Maintenance Matters
Joel Leonard – Voice of the next generation

I believe with engineering developing within the younger generation we will see a boom in young engineers who are looking to support the industry sector in jobs such as maintenance engineers.
Obstacles mainly include the fact that these days the youth do not know what maintenance engineering is, or where it will take you in life. How do you overcome this?
I think you need to have exposure to these sorts of jobs, and the industry pathways a maintenance engineer or engineer, as a young person during the most important decision-making time at school.
MESNZ scholarship winner and chairman of the newly formed Youth Development Committee, Connor Hobbs says most young students are completely unaware that engineering is actually very broad in nature.
“You need youth to choose engineering in general before they choose maintenance engineering,” he says.
I believe your strongest chances at exposure to youth about engineering and maintenance engineering are the local career pathway days in each community that are held annually.
“If MESNZ got into contact with each local organization and found out how they can come along and promote engineering, then you will have a higher flow of incoming maintenance engineers,” says Connor.
“I think it is important to not force youth and tell them that they must become a maintenance engineer. Instead, at this stage, you need to promote engineering in general – perhaps with the cooperation of IPENZ at these functions and perhaps plant the seed about maintenance engineering through the work of MESNZ while at these events.”
It’s clear that the real work and decisions about detailed pathways will be done when conferences are held for first year engineers in the main universities for engineering.
“This first year is critical to securing future generations of maintenance engineers because the first year of engineering we are exposed to every type of engineering and most of the time in our courses they may not have as much exposure as what civil or mechanical will have, for example,” says Connor.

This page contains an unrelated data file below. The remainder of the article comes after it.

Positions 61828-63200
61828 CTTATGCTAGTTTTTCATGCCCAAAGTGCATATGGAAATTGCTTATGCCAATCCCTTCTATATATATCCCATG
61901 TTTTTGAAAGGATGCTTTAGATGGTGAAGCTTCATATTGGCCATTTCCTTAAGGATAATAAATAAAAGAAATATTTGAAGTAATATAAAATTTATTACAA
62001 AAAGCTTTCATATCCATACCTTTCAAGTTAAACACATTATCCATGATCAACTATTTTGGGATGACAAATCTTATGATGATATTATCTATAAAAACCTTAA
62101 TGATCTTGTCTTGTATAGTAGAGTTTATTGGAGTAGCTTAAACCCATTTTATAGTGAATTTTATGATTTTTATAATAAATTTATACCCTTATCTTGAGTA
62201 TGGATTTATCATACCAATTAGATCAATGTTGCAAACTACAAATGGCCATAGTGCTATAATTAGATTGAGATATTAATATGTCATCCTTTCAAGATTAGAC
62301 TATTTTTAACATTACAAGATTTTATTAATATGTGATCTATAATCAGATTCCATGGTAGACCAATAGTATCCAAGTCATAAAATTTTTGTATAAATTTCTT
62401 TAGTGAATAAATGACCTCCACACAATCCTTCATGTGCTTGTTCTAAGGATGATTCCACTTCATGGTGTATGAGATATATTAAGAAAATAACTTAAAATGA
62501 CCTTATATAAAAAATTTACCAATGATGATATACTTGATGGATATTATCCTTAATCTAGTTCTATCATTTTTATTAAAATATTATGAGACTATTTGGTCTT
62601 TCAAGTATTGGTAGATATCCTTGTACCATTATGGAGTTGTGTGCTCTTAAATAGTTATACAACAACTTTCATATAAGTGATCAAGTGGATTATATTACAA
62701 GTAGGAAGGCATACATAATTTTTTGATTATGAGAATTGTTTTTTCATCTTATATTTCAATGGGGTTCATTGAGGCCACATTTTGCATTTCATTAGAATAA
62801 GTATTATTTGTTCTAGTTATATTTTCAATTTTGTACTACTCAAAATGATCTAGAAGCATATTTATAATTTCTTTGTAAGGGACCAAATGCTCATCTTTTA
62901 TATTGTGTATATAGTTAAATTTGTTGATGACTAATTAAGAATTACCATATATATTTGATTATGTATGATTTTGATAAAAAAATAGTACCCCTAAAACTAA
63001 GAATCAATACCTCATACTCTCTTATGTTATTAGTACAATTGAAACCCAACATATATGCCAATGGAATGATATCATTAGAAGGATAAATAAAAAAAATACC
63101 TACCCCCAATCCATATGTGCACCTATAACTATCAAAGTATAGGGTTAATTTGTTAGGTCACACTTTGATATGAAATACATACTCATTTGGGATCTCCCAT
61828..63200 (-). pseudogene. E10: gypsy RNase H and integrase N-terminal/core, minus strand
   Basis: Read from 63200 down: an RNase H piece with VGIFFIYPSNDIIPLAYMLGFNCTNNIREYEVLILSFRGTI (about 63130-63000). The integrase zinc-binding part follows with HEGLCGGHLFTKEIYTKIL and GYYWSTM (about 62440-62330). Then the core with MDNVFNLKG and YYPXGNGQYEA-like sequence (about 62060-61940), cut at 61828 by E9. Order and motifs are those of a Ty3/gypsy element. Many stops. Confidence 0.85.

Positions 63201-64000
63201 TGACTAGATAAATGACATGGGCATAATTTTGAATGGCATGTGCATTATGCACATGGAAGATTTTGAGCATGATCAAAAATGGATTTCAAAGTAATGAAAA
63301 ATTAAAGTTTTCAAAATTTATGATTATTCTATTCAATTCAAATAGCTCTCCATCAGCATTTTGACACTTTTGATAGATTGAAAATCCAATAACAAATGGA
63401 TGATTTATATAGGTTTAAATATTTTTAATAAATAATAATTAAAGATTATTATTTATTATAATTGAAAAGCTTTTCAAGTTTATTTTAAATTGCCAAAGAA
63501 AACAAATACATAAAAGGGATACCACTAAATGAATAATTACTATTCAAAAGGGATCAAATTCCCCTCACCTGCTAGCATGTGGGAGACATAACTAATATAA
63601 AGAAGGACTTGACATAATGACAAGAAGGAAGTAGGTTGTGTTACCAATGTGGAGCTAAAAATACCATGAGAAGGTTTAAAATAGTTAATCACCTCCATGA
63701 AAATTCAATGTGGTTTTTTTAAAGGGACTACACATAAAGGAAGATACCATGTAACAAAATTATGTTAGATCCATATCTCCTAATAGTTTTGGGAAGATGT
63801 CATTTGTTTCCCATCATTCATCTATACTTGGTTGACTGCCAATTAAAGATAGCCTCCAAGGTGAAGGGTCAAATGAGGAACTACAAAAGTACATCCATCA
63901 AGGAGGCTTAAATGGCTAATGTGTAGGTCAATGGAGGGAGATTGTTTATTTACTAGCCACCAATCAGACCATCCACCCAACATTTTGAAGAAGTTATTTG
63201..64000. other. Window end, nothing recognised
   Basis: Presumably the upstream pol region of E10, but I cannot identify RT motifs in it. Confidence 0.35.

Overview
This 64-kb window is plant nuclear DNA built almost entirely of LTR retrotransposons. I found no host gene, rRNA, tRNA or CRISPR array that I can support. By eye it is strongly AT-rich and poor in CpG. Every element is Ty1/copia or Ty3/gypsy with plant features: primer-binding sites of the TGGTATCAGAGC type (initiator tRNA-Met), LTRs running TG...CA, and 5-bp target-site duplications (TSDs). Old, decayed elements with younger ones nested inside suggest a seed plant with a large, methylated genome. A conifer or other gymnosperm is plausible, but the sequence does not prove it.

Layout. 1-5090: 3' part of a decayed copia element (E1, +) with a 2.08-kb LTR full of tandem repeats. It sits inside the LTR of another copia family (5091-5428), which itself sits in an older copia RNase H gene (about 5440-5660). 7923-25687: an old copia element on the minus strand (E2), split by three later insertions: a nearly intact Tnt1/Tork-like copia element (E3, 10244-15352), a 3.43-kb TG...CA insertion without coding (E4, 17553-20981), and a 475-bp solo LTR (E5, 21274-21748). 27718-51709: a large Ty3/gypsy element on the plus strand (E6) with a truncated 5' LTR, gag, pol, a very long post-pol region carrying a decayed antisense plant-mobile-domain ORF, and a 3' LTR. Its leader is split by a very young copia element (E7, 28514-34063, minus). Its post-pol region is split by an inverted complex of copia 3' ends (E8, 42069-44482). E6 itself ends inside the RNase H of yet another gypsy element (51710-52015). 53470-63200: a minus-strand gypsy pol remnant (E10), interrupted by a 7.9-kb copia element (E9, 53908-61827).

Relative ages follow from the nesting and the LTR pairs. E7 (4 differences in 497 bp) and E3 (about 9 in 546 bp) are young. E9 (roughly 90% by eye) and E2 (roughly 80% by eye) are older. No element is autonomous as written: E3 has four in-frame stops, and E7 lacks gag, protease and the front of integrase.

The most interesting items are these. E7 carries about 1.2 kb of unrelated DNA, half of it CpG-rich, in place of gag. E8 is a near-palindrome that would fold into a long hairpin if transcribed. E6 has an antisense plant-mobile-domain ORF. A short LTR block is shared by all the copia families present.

“If you have a conference that educates youth about maintenance engineering and have a lecture or video that you show during the lecture then you will plant the option of maintenance engineering into there minds. “This will help narrow down their choices before heading into the second year of university.”
Connor says that New Zealand has a lot of youth who want to be engineers and there are certainly vast amounts of talent to tap into.
“It’s just the problem of companies and organizations such as MESNZ and IPENZ using their resources and putting conferences together for the youth of our generation,” he says. “It will certainly help us and the future of engineering a lot.”
Perhaps even creating an educational video that is actually interesting to watch about maintenance engineering and what it includes will raise awareness.
“I believe MESNZ also needs to create a Facebook page and so does IPENZ if it doesn’t have one,” says Connor.
“This is where the youth of today are all located and if you post details about up and coming conferences, videos highlighting what the industry includes, etc, then you will generate more interest in the maintenance engineering sector.
“Facebook is one of the biggest tools to use currently and everyone uses it and will not miss your updates if you have a page that is liked by a lot of people.”

Contact Joel Leonard, the ‘maintenance evangelist’ at www.SkillTV.Net

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